1. jelabarre59 Silver badge

        Re: after you purchased ... login compulsary

        When are the so called Tech companies going to be reigned in? Apple and Microsoft are Tech, but really Google, Facebook and Amazon just leverage technology.

        Don't know, but when US Senators start working towards this, El Reg writes whiney articles complaining about it.

    2. tkioz

      Not really.

      Pretty much all EULAs have a "we can change this at will and f$#@ you for thinking otherwise" clause in there somewhere.

      1. Cuddles Silver badge

        Re: Not really.

        Just because such a clause is written down, that does not make it legally valid or enforceable. Most EULAs are already void simply because it's not reasonable to expect people to have actually read hundreds of pages of legalese - that's been given as an actual court ruling. So the fact that many of them also contain illegal clauses making them even more void is just icing on the cake. EULAs aren't intended as legal contracts, they're just an intimindation tactic that rely on the average person not knowing any better and not having the resources to take it to court.

      2. genghis_uk Silver badge

        Re: Not really.

        In the EU, any EULA clauses that goes against consumer protection law are null and void.

        Local laws win every time so they can write what they want but it is unenforceable.

        1. This post has been deleted by a moderator

      3. tiggity Silver badge

        Re: Not really.

        They can include what they like - in UK, courts can decide that some T&Cs are taking the piss and strike them out, mileage varies in other legal systems.

        1. Richard 12 Silver badge

          Re: Not really.

          Indeed, and we can thank the EU for creating these protections - and the ECJ for enforcing them.

    3. Pascal Monett Silver badge

      The problem is that you never signed an actual contract. It's the miracle of the Internet and Terms of Service that you automatically accept when you use the site. If the terms change, which they definitely can, then it is up to you to not use the site if you don't agree.

      Generally, if a website actually comes up with something I do not agree with, I will indeed no longer use the site (eh, LinkedIn ?). However, one must admit that Facebook has the easy upper hand here, because of the amount of people who basically have it connected intravenously.

      So The Zuck just goes and makes a monopolistic dick move, because he can.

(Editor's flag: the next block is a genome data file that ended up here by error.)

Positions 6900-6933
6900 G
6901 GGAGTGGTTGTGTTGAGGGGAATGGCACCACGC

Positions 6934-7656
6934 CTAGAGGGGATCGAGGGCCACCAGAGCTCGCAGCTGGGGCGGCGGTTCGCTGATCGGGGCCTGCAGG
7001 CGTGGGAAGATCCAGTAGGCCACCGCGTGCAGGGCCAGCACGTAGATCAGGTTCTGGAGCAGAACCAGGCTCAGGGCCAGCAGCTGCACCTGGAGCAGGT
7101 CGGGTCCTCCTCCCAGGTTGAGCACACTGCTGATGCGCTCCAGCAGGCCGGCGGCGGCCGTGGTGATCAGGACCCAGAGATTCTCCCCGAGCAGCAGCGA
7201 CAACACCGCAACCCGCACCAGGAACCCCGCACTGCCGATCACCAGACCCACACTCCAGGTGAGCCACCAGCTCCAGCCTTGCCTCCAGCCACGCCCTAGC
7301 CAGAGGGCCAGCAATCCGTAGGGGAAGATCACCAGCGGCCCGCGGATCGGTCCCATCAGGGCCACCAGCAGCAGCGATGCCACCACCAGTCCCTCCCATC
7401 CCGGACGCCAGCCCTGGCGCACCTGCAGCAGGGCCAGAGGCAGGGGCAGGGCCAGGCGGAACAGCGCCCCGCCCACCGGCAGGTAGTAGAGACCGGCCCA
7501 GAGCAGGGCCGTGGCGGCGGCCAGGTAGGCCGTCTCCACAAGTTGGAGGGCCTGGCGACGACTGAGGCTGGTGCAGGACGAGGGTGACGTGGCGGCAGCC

I really would like to see a class action lawsuit on that, but I don't see that you can complain legally.

    4. Cynic_999 Silver badge

      Vey few people have enough time or money to take a lawsuit against Facebook to its conclusion.

    5. jtaylor Bronze badge

      Surely changing their terms and conditions after you purchased the item to make Facebook login compulsary, is then a breach of contract?

      It's a change to the contract terms, no more or less.

      You use contract language to make a moral argument. Keep those concepts separate.

      Breach means that party violated the terms of the contract. Your remedies for breach are defined by the terms of the contract and applicable law. You could demand a full refund if that's one of the remedies available to you. If you file a lawsuit, be ready to show that your claim is appropriate, reasonable, and necessary. There's a reason that companies like to impose binding arbitration to resolve contract disputes.

  13. Mage Silver badge
    Terminator

    Standard Borg Procedure.

    WhatsApp, Instagram etc.

    "Let us buy them and we won't slurp or combine data"

    Facebook, one Lord to rule them all.

  14. Maelstorm Bronze badge
    Mushroom

    Embrace, Extend, Extinguish?

    If Facebook is trying to kill the Oculus, this is a great way to do it. Just piss off not only your existing customers, but all your new customers to. This is like the French threating to cut off the middle finger of British archers, but got defeated instead. The archers showed the one-finger salute yelling "We can still pluck yew!" The modified form is what everyone should be yelling at Facebook as their ass is dragged into court for bait and switch.

    1. Spacedinvader
      Stop

      Re: Embrace, Extend, Extinguish?

      "French threating to cut off the middle finger of British archers" citation please. AFAIK this is false...

      1. Anonymous Coward
        Anonymous Coward

        Re: Embrace, Extend, Extinguish?

        I also believe this to be false. Firstly, I first heard it about the "two-finger salute" rather than the middle finger (which is widely cited as being phallic in origin rather than archery-based). Secondly drawing a longbow usually uses three fingers, rather than two. Thirdly, the origin of "fuck" is generally believed to have been derived from middle-German "fikken" rather than the pun above.

        1. You aint sin me, roit Silver badge
          Holmes

          Re: Embrace, Extend, Extinguish?

          Indeed, the British gesture is the two-fingered V salute, not the middle-finger that Americans might expect. Hence "flick the Vs".

          Though given the carnage they inflicted on the French at Agincourt they were probably to busy to bother.

        2. jelabarre59 Silver badge

          Re: Embrace, Extend, Extinguish?

          Thirdly, the origin of "fuck" is generally believed to have been derived from middle-German "fikken" rather than the pun above

          https://www.youtube.com/watch?v=04_rIuVc_qM **NSFW**

          And if you're in Brazil, be careful how you say "OK!"

  15. Dave314159ggggdffsdds Silver badge

    I don't understand. If you object to this, why wouldn't you just set up a throwaway Favebook account?

    1. WonkoTheSane
      Headmaster

      Because they have a habit of auto-closing "fake" & "inactive" accounts.

      1. genghis_uk Silver badge

        "Because they have a habit of auto-closing "fake" & "inactive" accounts"

        ... at which point your Oculus is now a paperweight